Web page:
Darrow is a Red, a member of the lowest caste in the color-coded society of the future. Like his fellow Reds, he works all day, believing that he and his people are making the surface of Mars livable for future generations.
Yet he spends his life willingly, knowing that his blood and sweat will one day result in a better world for his children.
But Darrow and his kind have been betrayed. Soon he discovers that humanity already reached the surface generations ago. Vast cities and sprawling parks spread across the planet. Darrow—and Reds like him—are nothing more than slaves to a decadent ruling class.
Inspired by a longing for justice, and driven by the memory of lost love, Darrow sacrifices everything to infiltrate the legendary Institute, a proving ground for the dominant Gold caste, where the next generation of humanity’s overlords struggle for power. He will be forced to compete for his life and the very future of civilization against the best and most brutal of Society’s ruling class. There, he will stop at nothing to bring down his enemies… even if it means he has to become one of them to do so.
Genre: YA, sci fi
Published on: January 28, 2014
“Funny thing, watching gods realize they’ve been mortal all along.”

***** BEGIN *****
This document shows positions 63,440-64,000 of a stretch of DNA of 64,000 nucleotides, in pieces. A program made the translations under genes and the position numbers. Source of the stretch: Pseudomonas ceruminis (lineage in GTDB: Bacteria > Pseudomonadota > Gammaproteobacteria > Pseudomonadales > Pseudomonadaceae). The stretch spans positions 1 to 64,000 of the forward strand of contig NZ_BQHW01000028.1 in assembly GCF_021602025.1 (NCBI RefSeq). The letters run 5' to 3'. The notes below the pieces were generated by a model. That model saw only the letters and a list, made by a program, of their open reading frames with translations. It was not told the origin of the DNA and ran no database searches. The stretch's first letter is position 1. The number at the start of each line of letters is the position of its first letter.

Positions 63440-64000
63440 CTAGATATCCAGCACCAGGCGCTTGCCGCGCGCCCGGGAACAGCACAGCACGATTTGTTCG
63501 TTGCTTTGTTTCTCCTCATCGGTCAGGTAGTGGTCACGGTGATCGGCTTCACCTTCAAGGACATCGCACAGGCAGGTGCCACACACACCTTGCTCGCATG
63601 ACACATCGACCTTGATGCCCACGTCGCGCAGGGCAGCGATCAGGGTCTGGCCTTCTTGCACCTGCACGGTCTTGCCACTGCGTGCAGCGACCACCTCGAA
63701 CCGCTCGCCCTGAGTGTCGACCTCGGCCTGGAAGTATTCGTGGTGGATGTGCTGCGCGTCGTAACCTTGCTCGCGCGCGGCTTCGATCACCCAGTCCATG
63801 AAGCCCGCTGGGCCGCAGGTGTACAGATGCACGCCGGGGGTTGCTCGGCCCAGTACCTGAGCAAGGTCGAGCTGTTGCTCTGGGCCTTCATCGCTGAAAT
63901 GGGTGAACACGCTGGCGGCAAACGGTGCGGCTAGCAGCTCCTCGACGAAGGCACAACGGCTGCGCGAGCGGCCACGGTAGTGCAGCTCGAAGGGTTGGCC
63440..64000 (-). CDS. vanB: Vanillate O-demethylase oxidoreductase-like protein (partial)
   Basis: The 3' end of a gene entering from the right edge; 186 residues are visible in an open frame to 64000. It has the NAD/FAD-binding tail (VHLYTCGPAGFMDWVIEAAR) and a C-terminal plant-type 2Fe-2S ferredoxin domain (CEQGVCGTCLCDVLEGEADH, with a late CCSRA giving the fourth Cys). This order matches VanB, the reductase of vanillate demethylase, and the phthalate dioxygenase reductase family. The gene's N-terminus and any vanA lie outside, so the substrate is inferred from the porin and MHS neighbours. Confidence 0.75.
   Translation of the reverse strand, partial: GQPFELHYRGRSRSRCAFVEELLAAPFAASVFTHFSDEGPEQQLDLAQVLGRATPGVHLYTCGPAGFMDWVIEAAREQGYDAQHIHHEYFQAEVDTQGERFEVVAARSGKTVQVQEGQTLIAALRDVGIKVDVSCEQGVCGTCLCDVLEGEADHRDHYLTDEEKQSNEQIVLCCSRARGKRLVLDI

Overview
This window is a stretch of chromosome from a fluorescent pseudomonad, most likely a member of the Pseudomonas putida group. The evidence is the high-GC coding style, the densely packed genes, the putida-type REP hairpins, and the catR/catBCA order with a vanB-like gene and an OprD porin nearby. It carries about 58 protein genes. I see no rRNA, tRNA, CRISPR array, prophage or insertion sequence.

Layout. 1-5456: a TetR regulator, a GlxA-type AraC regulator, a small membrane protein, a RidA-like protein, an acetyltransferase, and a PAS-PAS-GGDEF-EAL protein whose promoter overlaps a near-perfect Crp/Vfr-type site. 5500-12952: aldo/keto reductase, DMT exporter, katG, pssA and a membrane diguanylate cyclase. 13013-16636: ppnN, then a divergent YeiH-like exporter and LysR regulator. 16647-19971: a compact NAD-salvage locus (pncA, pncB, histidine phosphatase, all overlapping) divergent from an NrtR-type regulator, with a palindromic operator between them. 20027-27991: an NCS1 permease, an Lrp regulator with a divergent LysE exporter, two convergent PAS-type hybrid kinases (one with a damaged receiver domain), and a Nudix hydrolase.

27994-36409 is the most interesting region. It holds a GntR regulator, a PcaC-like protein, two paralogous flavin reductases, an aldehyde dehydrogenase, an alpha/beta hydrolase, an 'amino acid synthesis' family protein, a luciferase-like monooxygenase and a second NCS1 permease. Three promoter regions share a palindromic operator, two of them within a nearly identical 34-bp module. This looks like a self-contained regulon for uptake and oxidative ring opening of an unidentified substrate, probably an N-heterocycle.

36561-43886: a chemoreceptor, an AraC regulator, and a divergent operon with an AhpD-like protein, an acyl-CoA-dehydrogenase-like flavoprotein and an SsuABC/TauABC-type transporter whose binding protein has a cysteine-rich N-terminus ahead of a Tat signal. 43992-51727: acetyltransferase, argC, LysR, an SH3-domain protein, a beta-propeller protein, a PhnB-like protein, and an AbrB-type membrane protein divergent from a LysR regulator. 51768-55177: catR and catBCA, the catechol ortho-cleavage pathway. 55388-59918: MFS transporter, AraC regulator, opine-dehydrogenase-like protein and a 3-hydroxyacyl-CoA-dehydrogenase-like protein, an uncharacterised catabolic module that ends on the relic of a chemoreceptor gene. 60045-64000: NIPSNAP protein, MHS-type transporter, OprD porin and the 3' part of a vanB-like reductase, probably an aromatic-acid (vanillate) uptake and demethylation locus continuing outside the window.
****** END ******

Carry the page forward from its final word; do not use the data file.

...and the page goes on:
I gotta say… I was so disappointed by this book. I didn’t know a whole lot going into it aside from the fact that it’s a dystopian but so many people absolutely adore this series so I fully expected to find a new favourite. But there were just so many aspects that made it not enjoyable for me.
Starting with the part that I actually enjoyed, the world was really interesting. Even though the whole class system being set up by colour wasn’t the most unique idea, I still loved how the world was developed with recolonizing on Mars and developing a society there were the Reds are essentially the backbone. It was interesting to see the break down of jobs and how the system runs as a whole, I just wish we got more insight into it. Since it wasn’t super touched on, it made the distinctions feel even more superficial. But I’m always a fan of a revolution-esque story with the lower classes rising up so I still enjoyed seeing it from Darrow’s somewhat limited perspective.
The biggest problem for me I think was the writing. This isn’t something that usually completely ruins a book for me but in this case it made it so difficult for me to get through. The sentences felt very choppy and it didn’t feel like creative writing as it did a militaristic account. A solid section of this book takes place during the competition and I ended up skimming through a lot of it because it just recounted how many people were lost or taken as slaves during one of the numerous battles.
“They are coming for me. Or am I coming for them? I do not know. I try to feel like the predator, but I cannot. My rage is calming. It is slowing and giving way to fear as the halls stretch on.”